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Regimental Sergeant Major (RSM) is an appointment held by Warrant Officers Class 1 (WO1) in the British Army, the British Royal Marines and in the armies of many Commonwealth nations, including Australia and New Zealand; and by Chief Warrant Officers (CWO) in the Canadian Forces. Only one WO1/CWO holds the appointment of RSM in a regiment or battalion, making him the senior warrant officer; in a unit with more than one WO1, the RSM is considered to be "first amongst equals". The RSM is primarily responsible for maintaining standards and discipline and acts as a father figure to his subordinates.

AustraliaEdit

Like most Commonwealth forces, the RSM in the Australian Army is the senior warrant officer of the regiment or battalion, normally a Warrant Officer Class 1 (WO1).

In addition, the senior warrant officer in the Australian Army holds the unique rank of Warrant Officer (introduced in 1991 and senior to WO1) and the appointment of Regimental Sergeant Major of the Army (RSM-A). This appointment, based on the United States Army's practice of appointing a Sergeant Major of the Army, has existed since January 1983, and was originally held by a WO1. It is the equivalent of the Royal Australian Navy's Warrant Officer of the Navy (WO-N) and the Royal Australian Air Force's Warrant Officer of the Air Force (WOFF-AF).

CanadaEdit

In the Canadian Forces, the appointment of Regimental Sergeant Major is normally held by an army Chief Warrant Officer (CWO). Due to the combined nature of the Canadian Forces, however, it is not impossible for an air force Chief Warrant Officer or a naval Chief Petty Officer 1st Class (CPO1) to rise to that post, especially in units with a high number of support trades personnel; examples might include a Logistics Branch CPO1 being appointed RSM of a service battalion, or an air force Communications and Electronics Branch CWO appointed to the position in a Communication Regiment.

As well, it is possible that a Master Warrant Officer may be appointed to an RSM position, in an acting or even official capacity, due to shortages of available CWOs, or in anticipation of a promotion, etc.

Regimental Sergeants Major in the Canadian Forces are sometimes informally referred to in third person by their appointment, for example "RSM Bloggins" while their commanding officers universally hold the privilege of addressing them as "RSM" (and the practice of doing so by subordinates may be governed by regimental tradition). In no case is an RSM supposed to be addressed simply as "Sergeant Major".

The practice of subordinates addressing the RSM as "Sir" or "Ma'am" applies only to Regimental Sergeants Major who are army or air force CWOs; naval CPO1s are universally addressed as "Chief", regardless of any appointments held.

The equivalent position in a higher formation, such as a brigade-group or Land Force Area, is sometimes termed "Regimental Sergeant Major" (for example, the Regimental Sergeant Major of 1 Canadian Mechanized Brigade Group[1]), but this practice is not universal (for example, the Brigade Sergeant Major of 2 Canadian Mechanized Brigade Group[2]).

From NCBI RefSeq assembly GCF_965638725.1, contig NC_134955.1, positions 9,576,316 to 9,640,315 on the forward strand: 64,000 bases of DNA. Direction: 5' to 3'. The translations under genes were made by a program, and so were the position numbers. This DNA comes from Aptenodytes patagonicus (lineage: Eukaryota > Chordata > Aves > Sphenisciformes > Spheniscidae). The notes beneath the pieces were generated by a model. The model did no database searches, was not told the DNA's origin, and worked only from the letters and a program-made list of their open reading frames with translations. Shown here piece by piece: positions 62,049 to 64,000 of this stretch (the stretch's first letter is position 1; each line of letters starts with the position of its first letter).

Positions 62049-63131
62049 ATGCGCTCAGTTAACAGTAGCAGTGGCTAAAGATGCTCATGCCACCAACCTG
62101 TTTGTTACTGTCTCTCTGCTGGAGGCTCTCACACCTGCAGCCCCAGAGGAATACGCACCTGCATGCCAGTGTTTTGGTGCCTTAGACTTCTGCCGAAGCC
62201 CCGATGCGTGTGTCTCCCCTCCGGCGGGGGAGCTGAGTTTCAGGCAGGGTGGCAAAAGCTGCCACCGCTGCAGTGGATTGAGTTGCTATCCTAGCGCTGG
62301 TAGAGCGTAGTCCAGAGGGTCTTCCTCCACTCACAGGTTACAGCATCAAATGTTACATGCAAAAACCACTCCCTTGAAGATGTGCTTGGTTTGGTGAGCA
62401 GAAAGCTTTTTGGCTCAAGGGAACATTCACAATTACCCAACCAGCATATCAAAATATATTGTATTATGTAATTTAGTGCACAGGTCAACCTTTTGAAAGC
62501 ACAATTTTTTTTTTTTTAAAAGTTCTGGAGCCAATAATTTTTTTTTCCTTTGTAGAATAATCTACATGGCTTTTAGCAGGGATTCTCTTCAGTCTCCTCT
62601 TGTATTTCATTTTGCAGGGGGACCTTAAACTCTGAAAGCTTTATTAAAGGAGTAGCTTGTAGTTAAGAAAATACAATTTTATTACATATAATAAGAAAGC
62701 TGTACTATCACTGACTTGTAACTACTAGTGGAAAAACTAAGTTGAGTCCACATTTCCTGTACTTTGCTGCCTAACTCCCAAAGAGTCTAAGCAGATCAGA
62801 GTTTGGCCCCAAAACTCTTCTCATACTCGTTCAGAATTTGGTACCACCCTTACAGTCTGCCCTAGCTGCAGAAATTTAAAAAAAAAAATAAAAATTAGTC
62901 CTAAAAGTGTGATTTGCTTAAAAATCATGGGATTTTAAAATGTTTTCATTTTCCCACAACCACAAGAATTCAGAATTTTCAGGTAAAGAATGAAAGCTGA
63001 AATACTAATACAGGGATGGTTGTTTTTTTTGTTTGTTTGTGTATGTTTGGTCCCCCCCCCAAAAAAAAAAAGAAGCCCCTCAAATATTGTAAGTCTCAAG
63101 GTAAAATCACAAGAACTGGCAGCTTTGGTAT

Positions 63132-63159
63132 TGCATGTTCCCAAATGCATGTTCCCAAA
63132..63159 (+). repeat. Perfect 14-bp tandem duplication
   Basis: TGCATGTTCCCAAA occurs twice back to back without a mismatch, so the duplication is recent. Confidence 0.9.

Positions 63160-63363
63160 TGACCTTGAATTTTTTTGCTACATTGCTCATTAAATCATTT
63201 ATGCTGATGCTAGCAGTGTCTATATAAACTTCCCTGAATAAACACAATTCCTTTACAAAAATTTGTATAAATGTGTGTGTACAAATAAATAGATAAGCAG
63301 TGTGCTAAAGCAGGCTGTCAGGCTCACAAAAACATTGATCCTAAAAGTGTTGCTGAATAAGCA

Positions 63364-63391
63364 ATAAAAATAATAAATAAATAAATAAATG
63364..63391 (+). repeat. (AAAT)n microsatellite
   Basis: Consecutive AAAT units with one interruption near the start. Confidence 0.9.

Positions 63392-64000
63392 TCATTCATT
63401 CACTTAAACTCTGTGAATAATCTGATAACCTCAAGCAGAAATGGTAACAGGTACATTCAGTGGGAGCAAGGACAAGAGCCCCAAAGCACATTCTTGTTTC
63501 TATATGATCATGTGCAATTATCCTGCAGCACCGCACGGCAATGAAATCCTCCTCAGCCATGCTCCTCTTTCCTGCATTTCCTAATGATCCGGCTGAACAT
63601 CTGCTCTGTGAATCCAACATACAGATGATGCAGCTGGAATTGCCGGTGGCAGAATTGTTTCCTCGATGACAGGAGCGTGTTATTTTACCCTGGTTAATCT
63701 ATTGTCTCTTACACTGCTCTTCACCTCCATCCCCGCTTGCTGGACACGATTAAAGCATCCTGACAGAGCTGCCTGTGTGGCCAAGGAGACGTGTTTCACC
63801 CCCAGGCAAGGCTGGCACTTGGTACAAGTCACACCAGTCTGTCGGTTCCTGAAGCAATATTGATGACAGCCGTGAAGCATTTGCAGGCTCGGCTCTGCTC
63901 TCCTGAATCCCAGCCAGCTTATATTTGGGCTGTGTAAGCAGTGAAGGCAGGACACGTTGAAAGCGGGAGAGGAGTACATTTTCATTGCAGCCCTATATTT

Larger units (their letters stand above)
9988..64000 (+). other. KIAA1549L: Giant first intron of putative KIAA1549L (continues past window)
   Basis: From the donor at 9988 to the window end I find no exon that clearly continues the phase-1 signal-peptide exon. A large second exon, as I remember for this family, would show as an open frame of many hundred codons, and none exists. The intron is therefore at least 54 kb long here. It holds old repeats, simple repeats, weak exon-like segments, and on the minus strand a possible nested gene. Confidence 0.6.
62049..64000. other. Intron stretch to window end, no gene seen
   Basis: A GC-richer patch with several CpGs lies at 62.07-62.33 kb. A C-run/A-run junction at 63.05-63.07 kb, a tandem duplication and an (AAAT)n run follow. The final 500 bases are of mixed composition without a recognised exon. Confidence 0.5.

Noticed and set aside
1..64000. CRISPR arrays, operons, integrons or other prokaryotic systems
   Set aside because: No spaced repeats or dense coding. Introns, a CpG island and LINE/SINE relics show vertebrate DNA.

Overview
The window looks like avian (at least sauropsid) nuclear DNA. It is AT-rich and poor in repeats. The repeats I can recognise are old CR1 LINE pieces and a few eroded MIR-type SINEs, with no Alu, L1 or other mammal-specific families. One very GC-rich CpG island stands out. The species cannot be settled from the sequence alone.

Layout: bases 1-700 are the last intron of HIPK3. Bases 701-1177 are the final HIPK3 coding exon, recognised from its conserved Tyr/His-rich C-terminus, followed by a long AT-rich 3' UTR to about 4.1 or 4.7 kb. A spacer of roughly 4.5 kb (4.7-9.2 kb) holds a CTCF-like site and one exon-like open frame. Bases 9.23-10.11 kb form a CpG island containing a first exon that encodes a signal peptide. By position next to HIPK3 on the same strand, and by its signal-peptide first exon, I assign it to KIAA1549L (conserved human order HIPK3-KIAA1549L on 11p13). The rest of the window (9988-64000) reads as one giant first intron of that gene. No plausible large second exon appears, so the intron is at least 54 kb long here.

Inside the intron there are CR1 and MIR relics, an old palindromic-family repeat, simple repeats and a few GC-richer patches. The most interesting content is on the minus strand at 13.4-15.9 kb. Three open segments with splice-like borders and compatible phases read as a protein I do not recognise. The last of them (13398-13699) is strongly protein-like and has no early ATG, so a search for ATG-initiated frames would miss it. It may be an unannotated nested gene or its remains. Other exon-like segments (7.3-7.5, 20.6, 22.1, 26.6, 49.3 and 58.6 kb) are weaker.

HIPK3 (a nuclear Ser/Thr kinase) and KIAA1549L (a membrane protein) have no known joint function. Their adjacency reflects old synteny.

SingaporeEdit

Like most Commonwealth forces, the RSM in the Singapore Armed Forces is usually the most senior warrant officer in the unit. Depending on the size of the unit, RSMs can be Second (2WO), First (1WO), Master (MWO), or Senior (SWO) Warrant Officers.

Exceptions to this are:

  • in the presence of another warrant officer of comparative seniority holding a commissioned officer's appointment (often in the field of logistics); however even under these circumstances, the RSM is treated as the Senior Warrant Officer of the unit while the other warrant officers are recognised as officers.
  • in NS (reserve equivalent) battalions which often have NS junior sergeants fast-tracked for promotion holding the RSM appointment.

During exercises and operations, the role of the RSM is to organize the battalion for movement, and to assist the unit S1 (Manpower Officer) in manpower administration.[1]

In camp, he is the master of drill, parades and ceremonies. He supervises the Company Sergeants Major and Platoon Sergeants in the instruction of drill, and is in charge of the organization of formal parades. On the parade square, the RSM, with his pace stick, is "king". He has authority over all soldiers and even has the power to order punishment for subalterns (junior commissioned officers such as captains and lieutenants). In fact, the RSM may conduct "subalterns' parades" - private sessions for junior officers to perfect their foot and sword drills away from the critical eyes of the other ranks.

Senior officers may address him simply as "RSM", while, as a warrant officer, he is addressed "Sir" by those junior in rank. As a senior NCO, he is often addressed "Encik" ("mister" in Malay) as well by officers and relatively senior NCO ranks (this is an informal right which is not to be assumed by enlisted personnel).

United KingdomEdit

In the British Army, the RSM is always addressed as "Sir" or "Ma'am" by his or her subordinates. Officers can address him or her as "Sergeant Major" (Foot Guards regiments), "Mr/Mrs/Miss (surname)" or as "RSM". Like most WO1s, an RSM wears a Sam Browne instead of a sash, which is worn by WO2s.

In the Household Cavalry, the appointment is Regimental Corporal Major (RCM).

United StatesEdit

The equivalent rank in the US Army is a Command Sergeant Major.

The billet, as opposed to rank, of Regimental Sergeant Major exists in the United States Marine Corps, as the senior enlisted adviser to the Regimental Commander.

ReferencesEdit

  1. Koh B. P., Lee G. B., Shoulder to shoulder: our national service journal, Ministry of Defence (Singapore), 2002, 32. ISBN 981-04-6931-4

External linksEdit

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